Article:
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Review: TICK, TICK… BOOM! at The Queens Theatre, Adelaide

Review by Lisa Lanzi


TICK, TICK… BOOM! is not an easy show to watch, or to perform. With its lighting fast New York banter, a huge serve of fictional artistic anxiety, characters with complicated ‘baggage’, and very good, complex songs and harmonies that are (mostly) not memorable in that ‘Broadway earworm’ sense. It is a wild ride that was captured well in the 2021 filmed version where cutaway dialogue-driven scenes within songs like “Therapy” added to the drama. Larson was a composer ahead of his time, aiming to shift music theatre so that it embraced contemporary characters and themes. His music, lyrics and harmonies are demanding and meaningful, not only in a textual context but in the way he cleverly designs the melodies, rhythms and phrasing.


This semi-autobiographical musical drama is based on the life of Jonathan Larson, the composer and creative best known for RENT. Larson passed away suddenly at the age of 35 the night before RENT previews were to open at the Off-Broadway New York Theater Workshop in 1996. The stage action in Tick, Tick… Boom! takes place close to and upon the character’s 30th birthday in 1990. In that era New York City was a grubby, angry, conflicted place and hellishly competitive for artists of all kinds. The themes focus on hope, aspiration, following your life’s purpose, and finding resilience, despite every setback. It also touches on poverty, disappointment, HIV Aids, and anxiety about time and success passing you by.


The excellent and elegantly simple staging from designer Matt Ralph with elevated sections and spare, impressionistic vistas is lit well for the most part. Unfortunately there were times when the performers shifted into gloom on the set, where either a light should have been pointing, or perhaps a cue was mistimed. An atmospheric, echoing ticking sound greeted the audience upon entry into the cavernous Queen’s Theatre and Musical Director Kellie-Anne Kimber has done a superb job with the music throughout. With Kimber on keys, the assembled on stage musicians worked the score beautifully: Jason Ellbourn (guitar), Matthew Rumley (bass) and Jack Barton (drums) all shone. The sound design was mostly on point although in a few places, the vocals were too quiet in the mix - and I did ponder whether the foldback was adequate for the performers’ needs but as I wasn’t on stage, I can’t judge accurately, although I felt they straining to hear now and then.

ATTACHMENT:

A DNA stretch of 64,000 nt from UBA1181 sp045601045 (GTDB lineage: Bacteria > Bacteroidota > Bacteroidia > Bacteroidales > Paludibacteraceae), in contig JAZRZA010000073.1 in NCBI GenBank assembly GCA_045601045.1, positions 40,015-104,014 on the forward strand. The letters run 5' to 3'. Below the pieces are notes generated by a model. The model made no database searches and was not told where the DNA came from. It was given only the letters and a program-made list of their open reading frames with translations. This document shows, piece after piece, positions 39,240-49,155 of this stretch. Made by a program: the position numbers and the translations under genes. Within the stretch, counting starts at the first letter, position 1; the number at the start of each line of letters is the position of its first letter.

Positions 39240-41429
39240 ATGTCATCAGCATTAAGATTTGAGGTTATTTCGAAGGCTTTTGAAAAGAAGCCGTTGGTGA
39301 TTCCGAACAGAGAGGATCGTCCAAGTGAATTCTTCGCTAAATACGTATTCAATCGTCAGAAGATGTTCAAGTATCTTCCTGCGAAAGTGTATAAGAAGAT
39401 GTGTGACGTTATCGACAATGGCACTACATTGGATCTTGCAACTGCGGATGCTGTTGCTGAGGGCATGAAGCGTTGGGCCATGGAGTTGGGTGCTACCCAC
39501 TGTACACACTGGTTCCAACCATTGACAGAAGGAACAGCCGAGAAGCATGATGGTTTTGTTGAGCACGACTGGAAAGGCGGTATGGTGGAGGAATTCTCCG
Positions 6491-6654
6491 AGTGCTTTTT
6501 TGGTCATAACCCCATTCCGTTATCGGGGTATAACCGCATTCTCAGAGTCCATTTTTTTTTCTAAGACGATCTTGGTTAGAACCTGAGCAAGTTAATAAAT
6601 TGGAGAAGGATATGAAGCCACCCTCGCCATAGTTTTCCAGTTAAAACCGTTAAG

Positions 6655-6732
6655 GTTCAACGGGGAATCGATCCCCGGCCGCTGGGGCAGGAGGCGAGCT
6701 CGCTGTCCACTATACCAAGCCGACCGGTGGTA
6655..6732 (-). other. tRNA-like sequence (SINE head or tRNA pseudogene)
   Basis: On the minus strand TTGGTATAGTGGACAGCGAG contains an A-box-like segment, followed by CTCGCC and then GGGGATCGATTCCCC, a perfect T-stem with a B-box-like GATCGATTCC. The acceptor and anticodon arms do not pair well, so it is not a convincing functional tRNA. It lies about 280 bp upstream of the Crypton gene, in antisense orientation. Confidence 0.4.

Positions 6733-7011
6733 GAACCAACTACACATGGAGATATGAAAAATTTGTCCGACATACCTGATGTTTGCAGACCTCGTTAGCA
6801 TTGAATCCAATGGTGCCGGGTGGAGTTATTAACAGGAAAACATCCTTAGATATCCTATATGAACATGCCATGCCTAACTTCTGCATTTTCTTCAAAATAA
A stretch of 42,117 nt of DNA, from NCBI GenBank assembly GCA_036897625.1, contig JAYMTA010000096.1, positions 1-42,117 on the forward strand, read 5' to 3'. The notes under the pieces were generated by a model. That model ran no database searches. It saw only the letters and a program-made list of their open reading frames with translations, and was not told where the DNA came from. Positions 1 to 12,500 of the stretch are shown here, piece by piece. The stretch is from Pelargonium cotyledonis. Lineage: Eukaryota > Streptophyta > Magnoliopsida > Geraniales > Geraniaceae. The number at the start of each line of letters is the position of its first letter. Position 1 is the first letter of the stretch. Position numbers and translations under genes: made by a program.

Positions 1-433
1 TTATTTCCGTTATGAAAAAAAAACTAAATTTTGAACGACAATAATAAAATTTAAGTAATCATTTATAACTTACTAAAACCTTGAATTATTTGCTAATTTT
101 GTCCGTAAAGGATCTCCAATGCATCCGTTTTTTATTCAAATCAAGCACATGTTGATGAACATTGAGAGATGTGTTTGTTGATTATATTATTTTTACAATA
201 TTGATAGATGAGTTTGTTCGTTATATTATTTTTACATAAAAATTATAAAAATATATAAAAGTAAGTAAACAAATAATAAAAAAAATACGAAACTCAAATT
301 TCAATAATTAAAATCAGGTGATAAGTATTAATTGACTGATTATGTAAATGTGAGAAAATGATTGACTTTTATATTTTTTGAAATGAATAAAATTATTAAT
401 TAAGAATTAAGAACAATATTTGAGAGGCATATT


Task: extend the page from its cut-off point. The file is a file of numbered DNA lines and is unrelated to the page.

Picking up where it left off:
Three performers portrayed the lead roles while two of them also took on minor cameos with just a hint of costume change or use of a prop. Benjamin Maio Mackay took the lead role of Jon and is a decent actor using a satisfactory American accent and I think possesses the potential to offer a good, resonant vocal quality in certain ranges. What let the characterisation down was Mackay’s singing. At times he almost nailed a song but at others his pitch was wobbly or flat, or the harmonies not quite melding; perhaps some songs were rehearsed more thoroughly than others? It was also concerning that Mackay’s entire physicality seemed to now and then limit his vocal acuity and diction (both spoken and sung) and I’m not sure if this was a character choice, or the performer’s embodied habits. Though odd neck angles and a slouch suited the anxiety-ridden character of Jon, these postures limited vocal range and power and made the text and lyrics sometimes difficult to interpret.


As Michael, Jon’s close friend, Liam Edwards acquits himself well vocally and made some strong, effective character choices. His spoken text has great clarity and his songs were competently delivered, his voice standing out in duets with Mackay. It is Tate Simpson who does shine with her obviously trained voice and a certain finesse in her physicality and acting. Playing Susan, the love interest, Simpson is confident and works with poise opposite Mackay’s Jon. Her outstanding moment as Karessa singing the song “Come To Your Senses” is a definite highlight.


Choreography from Nina Richards is inventive and astute, given the varying abilities and the challenging set. The movement adds dimension to some songs with the use of levels and props, poses, and simple dance steps. As I said above, this is a difficult work to bring to the stage; particularly for a small independent company operating on little or no funding which will always have big impacts on energy, time, and sometimes quality. The Lot Theatre is to be congratulated for attempting Tick, Tick… Boom! and for gathering a dedicated ensemble of performers and musicians. In this case, Benjamin Maio Mackay has also ambitiously taken on the director’s role and although his ideas are solid, it must have taken a huge toll on the actor, and possibly detracted from the time he had to perfect, and reflect upon, his own performance. The huge amount of work needed to bring any production to the stage should be shared but sadly financial and time pressure does not always allow. Passion, respect and care are not always enough to shape a successful production, and perhaps the group might attempt another staging in future.

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